This article demonstrates how the practical advantages of translating existing HPLC methodologies to those using newer column formats and UHPLC instrumentation can be realized. Advantages include increased resolution, enhanced speed of analysis, reduced solvent consumption, more efficient utilization of LC equipment, and ease of method transfer between HPLC and UHPLC. The authors describe a number of potential pitfalls that must be taken into consideration and avoided if accurate and reliable translations are to be achieved. These pitfalls include differences in LC instrumentation dwell volumes, which can lead to coelution of peaks and even reversal of elution order. The difference between the original and new VD/VM ratios must be accounted for: In the case of the new methodology having a larger VD/VM, a delayed injection must be used, or if it has a smaller VD/VM, an isocratic hold must be inserted before commencing the gradient. Errors in translated gradient times of up ~30% can be encountered unless experimentally determined VM values are used. This may affect both retention and selectivity. Hence, the authors strongly recommend that chromatographers practically determine their VM values. The effect of instrument differences between HPLC and UHPLC models have been highlighted as possible sources of translation error; these include differences in column thermostat design, the effect of extracolumn band broadening, and the influence of differing injector design. In addition, the effect of only moderately elevated pressures on selectivity has been demonstrated, coupled with the effect of increased heat of friction associated with smaller particles and the influence of increased efficiency on peak asymmetry has been described.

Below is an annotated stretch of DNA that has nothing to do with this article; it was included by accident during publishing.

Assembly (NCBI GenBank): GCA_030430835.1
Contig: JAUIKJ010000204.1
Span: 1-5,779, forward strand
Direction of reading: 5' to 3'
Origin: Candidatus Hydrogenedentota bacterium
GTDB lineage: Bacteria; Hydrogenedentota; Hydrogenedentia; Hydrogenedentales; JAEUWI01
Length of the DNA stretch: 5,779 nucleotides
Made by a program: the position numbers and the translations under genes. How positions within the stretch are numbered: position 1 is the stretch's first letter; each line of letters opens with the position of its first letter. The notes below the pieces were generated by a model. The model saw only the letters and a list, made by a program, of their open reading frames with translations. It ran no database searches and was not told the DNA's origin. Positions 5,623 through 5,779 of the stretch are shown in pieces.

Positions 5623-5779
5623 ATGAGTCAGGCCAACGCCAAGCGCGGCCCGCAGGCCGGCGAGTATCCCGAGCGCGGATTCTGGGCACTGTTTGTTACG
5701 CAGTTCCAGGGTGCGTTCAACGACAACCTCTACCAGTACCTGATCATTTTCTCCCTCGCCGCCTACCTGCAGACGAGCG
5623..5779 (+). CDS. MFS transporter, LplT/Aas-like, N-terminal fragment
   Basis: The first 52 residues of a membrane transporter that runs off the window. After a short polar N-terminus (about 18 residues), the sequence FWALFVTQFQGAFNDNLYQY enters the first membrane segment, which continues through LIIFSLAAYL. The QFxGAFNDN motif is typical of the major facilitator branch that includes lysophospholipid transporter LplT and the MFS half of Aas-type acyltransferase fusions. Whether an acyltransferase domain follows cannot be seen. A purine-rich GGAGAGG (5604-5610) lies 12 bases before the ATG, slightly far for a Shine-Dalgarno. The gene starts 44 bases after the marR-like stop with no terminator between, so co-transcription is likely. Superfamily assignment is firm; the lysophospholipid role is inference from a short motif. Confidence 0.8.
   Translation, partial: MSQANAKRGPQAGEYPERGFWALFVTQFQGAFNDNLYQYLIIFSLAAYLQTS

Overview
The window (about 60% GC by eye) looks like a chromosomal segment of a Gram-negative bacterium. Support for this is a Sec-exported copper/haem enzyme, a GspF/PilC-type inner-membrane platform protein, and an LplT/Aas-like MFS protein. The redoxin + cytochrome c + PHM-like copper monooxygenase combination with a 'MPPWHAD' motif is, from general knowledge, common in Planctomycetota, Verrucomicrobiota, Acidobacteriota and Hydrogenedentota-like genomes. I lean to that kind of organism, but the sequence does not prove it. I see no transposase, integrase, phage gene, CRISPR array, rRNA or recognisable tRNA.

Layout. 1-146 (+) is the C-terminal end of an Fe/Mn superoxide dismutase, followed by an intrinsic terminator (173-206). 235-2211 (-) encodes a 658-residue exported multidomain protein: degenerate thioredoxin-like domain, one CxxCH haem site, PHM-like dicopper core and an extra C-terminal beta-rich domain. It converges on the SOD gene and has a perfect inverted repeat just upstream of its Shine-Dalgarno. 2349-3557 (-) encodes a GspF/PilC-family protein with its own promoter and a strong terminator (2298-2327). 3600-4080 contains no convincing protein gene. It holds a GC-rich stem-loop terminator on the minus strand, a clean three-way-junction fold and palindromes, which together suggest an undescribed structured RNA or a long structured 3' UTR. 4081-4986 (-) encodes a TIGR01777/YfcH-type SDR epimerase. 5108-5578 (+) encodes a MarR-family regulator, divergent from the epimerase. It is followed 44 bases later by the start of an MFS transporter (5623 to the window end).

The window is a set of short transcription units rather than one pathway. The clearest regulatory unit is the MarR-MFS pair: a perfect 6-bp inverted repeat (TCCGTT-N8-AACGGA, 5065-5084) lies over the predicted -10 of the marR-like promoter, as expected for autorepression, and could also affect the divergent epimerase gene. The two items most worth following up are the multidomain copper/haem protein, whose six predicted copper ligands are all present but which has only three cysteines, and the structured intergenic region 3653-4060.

A free translation tool is available to assist the successful translation between HPLC and UHPLC methods (21). The tool is based on the principles described in this article and permits scaling of gradient times, flow rates, and injection volume as well as accounting for differences in VD/VM ratios between LC systems. A more comprehensive translation tool also will be available (22).
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Patrik Petersson is a principal scientist with Novo Nordisk A/S in Måløv, Denmark. Melvin R. Euerby is a professor at the Strathclyde Institute of Pharmacy and Biomedical Sciences in the University of Strathclyde in Glasgow, UK and the head of research and development and training at Hichrom Ltd. in Berkshire, UK. Matthew A. James is a research analyst with Hichrom Ltd.